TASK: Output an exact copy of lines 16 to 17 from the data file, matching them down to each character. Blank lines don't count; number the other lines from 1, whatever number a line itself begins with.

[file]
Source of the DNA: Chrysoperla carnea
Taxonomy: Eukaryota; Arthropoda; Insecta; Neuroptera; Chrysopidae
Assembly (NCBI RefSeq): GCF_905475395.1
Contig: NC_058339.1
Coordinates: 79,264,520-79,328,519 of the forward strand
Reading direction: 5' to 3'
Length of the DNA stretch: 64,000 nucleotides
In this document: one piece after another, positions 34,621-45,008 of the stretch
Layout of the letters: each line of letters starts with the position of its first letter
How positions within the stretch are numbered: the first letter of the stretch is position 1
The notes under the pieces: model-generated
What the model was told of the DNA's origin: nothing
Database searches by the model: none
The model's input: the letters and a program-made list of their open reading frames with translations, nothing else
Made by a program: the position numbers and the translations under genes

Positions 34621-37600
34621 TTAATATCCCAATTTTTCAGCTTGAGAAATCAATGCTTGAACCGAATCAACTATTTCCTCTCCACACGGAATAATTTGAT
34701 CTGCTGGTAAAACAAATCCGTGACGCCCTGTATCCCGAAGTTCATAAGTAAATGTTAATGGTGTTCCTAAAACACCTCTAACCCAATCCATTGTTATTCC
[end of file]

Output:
Positions 34621-37600
34621 TTAATATCCCAATTTTTCAGCTTGAGAAATCAATGCTTGAACCGAATCAACTATTTCCTCTCCACACGGAATAATTTGAT